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2008 McNair Alumni Research Abstracts

2008 Alumni Research

Pervert, Wombat, Lover: Second Life as Narrative/Game and the Role of the Resident in Virtual Reality

McNair Scholar: John Armour

Faculty Mentor: Dr. Charles “Sandy” Baldwin

Discipline: English/Management Information Systems

Two dominant academic approaches to studying the experience of playing video games are “narratology” (games as stories, as texts in a new medium) vs. “ludology” (games as rule-based non-narrative media). This research will examine digital virtual reality through these filters, using the social networking site Second Life as a model. The intent and role of the resident within Second Life will be analyzed as a means of creating a prescriptive model with which to ascertain whether the individual resident’s experience is more properly described in terms of ludology or narrative context.

Risky Behaviors as a Function of Academic Stress Perception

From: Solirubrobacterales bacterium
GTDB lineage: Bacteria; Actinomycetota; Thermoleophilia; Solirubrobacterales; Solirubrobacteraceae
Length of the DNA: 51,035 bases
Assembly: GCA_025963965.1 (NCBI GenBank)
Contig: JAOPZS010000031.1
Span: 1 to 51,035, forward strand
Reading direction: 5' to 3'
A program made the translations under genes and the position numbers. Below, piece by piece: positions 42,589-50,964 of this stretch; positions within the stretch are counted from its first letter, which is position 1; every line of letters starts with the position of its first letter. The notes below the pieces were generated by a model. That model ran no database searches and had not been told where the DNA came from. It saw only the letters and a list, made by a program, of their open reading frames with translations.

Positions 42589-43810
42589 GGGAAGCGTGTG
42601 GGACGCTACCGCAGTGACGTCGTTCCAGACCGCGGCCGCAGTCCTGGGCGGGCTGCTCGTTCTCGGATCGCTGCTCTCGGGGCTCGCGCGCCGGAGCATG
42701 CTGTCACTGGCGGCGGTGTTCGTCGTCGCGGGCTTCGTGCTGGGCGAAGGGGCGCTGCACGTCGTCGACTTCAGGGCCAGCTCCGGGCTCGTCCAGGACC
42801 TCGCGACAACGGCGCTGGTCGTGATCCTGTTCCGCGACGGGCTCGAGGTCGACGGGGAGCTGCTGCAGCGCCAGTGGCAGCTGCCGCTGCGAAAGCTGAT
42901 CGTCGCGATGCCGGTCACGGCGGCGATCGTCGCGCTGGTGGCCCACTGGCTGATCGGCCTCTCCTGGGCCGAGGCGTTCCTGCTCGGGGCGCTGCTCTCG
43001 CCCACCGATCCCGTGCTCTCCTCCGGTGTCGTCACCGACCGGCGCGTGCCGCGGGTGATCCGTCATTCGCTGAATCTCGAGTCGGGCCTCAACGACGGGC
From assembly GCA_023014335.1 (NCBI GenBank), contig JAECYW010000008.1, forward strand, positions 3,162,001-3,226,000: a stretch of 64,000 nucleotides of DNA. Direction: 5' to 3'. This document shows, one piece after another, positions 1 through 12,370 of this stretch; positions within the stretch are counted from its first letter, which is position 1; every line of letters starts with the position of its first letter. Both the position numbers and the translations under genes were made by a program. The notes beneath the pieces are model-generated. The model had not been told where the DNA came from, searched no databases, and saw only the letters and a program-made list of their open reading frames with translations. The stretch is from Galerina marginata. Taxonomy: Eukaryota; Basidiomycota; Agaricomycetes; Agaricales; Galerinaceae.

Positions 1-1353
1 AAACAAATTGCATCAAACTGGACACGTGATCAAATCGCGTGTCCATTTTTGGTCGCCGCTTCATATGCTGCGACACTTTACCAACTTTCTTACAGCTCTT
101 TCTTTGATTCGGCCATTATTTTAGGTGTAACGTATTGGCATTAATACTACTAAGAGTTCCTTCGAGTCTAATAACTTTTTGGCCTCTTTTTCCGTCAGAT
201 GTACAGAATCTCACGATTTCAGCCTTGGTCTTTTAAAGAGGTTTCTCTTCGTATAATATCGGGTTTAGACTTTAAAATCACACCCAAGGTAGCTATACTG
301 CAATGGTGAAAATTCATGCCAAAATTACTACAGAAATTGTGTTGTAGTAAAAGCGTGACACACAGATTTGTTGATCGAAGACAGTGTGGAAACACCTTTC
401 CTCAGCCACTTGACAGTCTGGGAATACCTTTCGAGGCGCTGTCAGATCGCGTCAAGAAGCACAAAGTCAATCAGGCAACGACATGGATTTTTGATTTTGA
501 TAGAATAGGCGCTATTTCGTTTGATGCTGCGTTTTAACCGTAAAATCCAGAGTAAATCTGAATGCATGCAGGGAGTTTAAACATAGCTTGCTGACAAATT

McNair Scholar: Ashley Barnes

Faculty Mentor: Dr. Joseph Scotti

Discipline: Psychology

College students engage in various harmful behaviors. Prior research has focused on students’ engagement in high levels of alcohol consumption, particularly when other coping strategies are unavailable or less appealing. This study aims to investigate the relation between students’ engagement in five specific risky behaviors and their academic stress perception. A total of 500 students completed a survey through SONA, a web-based data collection system. Survey results will be analyzed by regression analyses to estimate the best predictors of academic stress. It is hypothesized that academic stress perception will be positively correlated with engagement in risky behaviors.

Ecocriticism, Postcolonialism, and Thomas Jefferson’s Notes on the State of Virginia

McNair Scholar: Jessica Domer

Faculty Mentor: Dr. Ellesa High

Discipline: English